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Jan
24
comment Can you lift a basket up while standing inside it?
However, this doesn't explain why the intended idea -- pulling directly on the handles with your arms -- doesn't work.
Dec
20
comment What does an orbital mean in atoms with multiple electrons? What do the orbitals of Helium look like?
@John Duffield: So what do you take an "orbital" as meaning, then? You have said it does not mean a probability function, so what is it and what is its relationship to the wavefunction?
Dec
15
comment What does an orbital mean in atoms with multiple electrons? What do the orbitals of Helium look like?
So then the orbitals are more of a descriptive device for the quantum state than pictures of the "actual" distribution of electrons within the atom?
Dec
15
awarded  Scholar
Dec
15
accepted What does an orbital mean in atoms with multiple electrons? What do the orbitals of Helium look like?
Dec
15
comment What does an orbital mean in atoms with multiple electrons? What do the orbitals of Helium look like?
@Gert: I could not find any pictures of helium orbitals in that reference.
Dec
15
comment What does an orbital mean in atoms with multiple electrons? What do the orbitals of Helium look like?
@Brionius: Yes, however I guess I'm curious as to whether or not the difference in shape would be visible to the eye if you could plot the Helium (say) orbital on one graph and juxtapose it with a graph of the Hydrogen orbital. However I suppose that is not possible because a more accurate plot would be six-dimensional, right? That's what I'm after: whether it's because that you can't plot these things, or its something like that the differences between the H and He orbitals are just too small to be visible on a graph.
Dec
15
comment Can we increase the magnetic flux for a permanent magnet?
I think what he's asking is if we subject the magnet itself to an electric current, how does that affect the magnetic field produced by it?
Dec
15
comment What does an orbital mean in atoms with multiple electrons? What do the orbitals of Helium look like?
@Brionius: How does that gel with the multidimensionality of the wave function?
Dec
15
asked What does an orbital mean in atoms with multiple electrons? What do the orbitals of Helium look like?
Dec
4
comment What objective criteria distinguish between valid science, fringe science and pseudoscience in physics?
@Ron Maimon: So how do you reject all arguments which criticize the experimental design of positive-result-generating cold fusion experiments? What is your approach to thoroughly refuting these criticisms?
Sep
12
comment Is there an objective, external reality according to quantum physics?
Is it my imagination or is there a supposition somewhere in this discussion that the "observer" constitutes something separate from the "universe"? According to the usual naturalist/physicalist assumptions in science (no supernatural "souls", etc.) there isn't. It's all just matter, the observer is just a chunk of matter. If it's all just matter then to talk of the "observer" and "universe" as distinct is kind of silly, no?
Sep
5
comment In the earth's crust, why is there far more uranium than gold?
I'm curious: regarding georeactors, is it possible at all that a planet with a georeactor could form naturally anywhere, even if Earth is not it? Or does this process rule this out on pretty much all planets? I'm guessing the answer is no, since silicon is so common (8th most common by mass in the universe) that any rocky planets are going to have a lot of it in them.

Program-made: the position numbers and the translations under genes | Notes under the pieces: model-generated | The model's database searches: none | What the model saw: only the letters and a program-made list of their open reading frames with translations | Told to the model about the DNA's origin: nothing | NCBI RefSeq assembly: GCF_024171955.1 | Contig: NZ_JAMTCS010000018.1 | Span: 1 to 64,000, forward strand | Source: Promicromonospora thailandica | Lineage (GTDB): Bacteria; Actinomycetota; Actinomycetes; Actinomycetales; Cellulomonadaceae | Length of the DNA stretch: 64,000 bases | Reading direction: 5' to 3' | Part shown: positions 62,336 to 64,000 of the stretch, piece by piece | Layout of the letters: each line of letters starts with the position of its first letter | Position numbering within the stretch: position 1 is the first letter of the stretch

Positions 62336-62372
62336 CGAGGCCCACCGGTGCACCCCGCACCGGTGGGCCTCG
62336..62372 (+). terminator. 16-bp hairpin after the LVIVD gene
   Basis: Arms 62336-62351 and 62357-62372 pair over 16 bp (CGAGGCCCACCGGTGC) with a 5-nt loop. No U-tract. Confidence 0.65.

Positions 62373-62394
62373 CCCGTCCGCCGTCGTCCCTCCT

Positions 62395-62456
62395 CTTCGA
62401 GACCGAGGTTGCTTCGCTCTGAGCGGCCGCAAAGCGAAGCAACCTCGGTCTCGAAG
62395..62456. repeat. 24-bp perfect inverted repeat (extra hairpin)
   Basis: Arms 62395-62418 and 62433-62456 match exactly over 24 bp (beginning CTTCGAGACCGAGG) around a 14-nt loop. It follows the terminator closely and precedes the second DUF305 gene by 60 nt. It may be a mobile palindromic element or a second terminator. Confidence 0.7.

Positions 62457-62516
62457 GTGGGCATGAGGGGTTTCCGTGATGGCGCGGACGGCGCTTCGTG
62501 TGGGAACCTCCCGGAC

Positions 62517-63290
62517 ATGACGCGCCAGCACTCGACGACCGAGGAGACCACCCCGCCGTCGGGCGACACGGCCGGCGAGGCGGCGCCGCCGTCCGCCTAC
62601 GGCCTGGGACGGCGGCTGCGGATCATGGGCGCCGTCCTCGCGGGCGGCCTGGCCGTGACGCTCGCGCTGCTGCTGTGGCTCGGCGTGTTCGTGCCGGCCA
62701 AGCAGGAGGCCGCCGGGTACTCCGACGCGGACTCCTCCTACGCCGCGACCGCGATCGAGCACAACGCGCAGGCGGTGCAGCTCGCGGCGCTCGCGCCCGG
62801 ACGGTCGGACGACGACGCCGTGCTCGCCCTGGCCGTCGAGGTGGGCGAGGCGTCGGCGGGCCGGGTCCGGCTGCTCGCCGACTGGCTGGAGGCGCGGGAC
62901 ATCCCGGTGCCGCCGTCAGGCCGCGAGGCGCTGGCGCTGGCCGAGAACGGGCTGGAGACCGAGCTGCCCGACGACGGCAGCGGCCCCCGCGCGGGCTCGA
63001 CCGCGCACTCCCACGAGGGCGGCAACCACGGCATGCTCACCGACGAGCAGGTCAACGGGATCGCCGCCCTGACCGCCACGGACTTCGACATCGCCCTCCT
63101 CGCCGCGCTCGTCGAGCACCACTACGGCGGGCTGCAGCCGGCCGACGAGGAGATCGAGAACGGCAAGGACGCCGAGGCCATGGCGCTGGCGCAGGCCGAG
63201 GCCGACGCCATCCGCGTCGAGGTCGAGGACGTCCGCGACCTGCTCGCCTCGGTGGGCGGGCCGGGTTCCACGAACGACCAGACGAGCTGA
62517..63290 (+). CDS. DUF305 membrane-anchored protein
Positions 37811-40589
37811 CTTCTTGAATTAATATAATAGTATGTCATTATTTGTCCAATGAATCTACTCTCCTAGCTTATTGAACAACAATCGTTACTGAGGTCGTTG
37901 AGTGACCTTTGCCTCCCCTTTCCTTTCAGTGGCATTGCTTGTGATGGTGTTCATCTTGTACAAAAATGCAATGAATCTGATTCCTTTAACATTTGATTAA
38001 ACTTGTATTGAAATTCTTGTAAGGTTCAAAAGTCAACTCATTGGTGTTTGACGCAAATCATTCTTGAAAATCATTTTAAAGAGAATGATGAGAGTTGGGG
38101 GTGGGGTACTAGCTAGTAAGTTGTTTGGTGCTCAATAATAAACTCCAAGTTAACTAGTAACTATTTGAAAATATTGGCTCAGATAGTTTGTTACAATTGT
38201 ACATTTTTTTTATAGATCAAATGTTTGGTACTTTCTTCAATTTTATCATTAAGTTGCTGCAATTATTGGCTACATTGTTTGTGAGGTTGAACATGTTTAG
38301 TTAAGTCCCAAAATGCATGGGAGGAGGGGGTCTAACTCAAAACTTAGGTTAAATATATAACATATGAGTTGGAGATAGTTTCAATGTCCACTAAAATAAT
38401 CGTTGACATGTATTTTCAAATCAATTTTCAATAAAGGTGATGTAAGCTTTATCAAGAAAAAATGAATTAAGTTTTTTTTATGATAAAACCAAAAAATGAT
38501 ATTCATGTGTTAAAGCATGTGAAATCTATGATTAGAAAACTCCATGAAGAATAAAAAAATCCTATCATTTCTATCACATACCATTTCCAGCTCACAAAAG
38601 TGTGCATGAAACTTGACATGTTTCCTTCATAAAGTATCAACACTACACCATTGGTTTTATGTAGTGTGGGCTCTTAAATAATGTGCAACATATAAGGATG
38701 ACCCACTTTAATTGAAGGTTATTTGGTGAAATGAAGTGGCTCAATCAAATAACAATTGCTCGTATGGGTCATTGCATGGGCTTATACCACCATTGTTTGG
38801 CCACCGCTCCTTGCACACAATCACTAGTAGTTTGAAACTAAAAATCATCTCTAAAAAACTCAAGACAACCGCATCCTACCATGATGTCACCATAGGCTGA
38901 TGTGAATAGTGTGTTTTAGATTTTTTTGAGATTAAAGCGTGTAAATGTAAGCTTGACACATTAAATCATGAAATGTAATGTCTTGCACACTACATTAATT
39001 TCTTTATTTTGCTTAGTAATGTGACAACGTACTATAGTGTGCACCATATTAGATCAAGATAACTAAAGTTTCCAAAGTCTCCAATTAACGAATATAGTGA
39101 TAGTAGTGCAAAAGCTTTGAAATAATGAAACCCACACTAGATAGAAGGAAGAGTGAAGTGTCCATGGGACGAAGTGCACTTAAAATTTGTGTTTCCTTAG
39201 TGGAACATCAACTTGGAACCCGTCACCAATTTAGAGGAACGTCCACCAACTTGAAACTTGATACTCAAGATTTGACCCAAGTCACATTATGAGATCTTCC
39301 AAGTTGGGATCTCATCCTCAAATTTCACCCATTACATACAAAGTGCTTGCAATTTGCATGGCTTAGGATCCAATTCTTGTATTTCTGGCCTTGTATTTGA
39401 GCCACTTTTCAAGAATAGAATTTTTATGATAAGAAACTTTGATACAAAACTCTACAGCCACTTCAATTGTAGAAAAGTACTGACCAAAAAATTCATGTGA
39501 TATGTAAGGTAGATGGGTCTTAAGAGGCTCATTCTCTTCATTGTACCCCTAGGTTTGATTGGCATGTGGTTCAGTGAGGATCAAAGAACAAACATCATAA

Aug
28
comment Do apparent event horizons have Hawking radiation?
So does this mean the Unruh radiation is seen as directional and coming from "behind" the accelerating observer, not as a uniform bath coming from every direction?
Jul
4
comment Would a solution to the Navier-Stokes Millennium Problem have any practical consequences?
So what is the reason for considering P!=NP to be "scientifically certain"?
Jul
3
comment Would a solution to the Navier-Stokes Millennium Problem have any practical consequences?
So then you're saying it's probably true, not "100% surely true". But that's the same case as with many of these other unresolved conjectures, isn't it? They're probably one of true/false, but may be the other.
Jul
3
comment Can the math for physics be expressed without any uncountable sets at all?
@CuriousOne: However, could one argue that it is actually the uncountablist maths which makes the extra assumptions -- in particular, that there exist these indescribables of various types (uncomputable reals, Banach Tarsky-type sets, etc.)?
Jul
3
comment Can the math for physics be expressed without any uncountable sets at all?
If all that disappears is stuff on an "infinite precision" level, then there is no reason we could not use C-I maths instead of uncountablist.
Jul
3
comment Can the math for physics be expressed without any uncountable sets at all?
Right. So then it would seem not to defeat the usefulness of a physics theory built on Computable-Intuitionistic mathematics. Because we cannot measure down to the level that would be required to distinguish between the two types of mathematics. What I want to know is exactly what predictive power disappears when you use Computable-Intuitionist maths to do your classical mechanics, versus using uncountablist maths? Because that was the contention of this answer's OP.
Jul
3
comment Can the math for physics be expressed without any uncountable sets at all?
Right. So then I'd say show me an example of a testable prediction (the only kind that matters in science) that can be made by, say, "classical" classical mechanics and NOT by Computable-Intuitionistic classical mechanics. Something involving things along the lines of creating objects like Banach-Tarski-like sets doesn't count because that is not testable since we cannot make anything like that.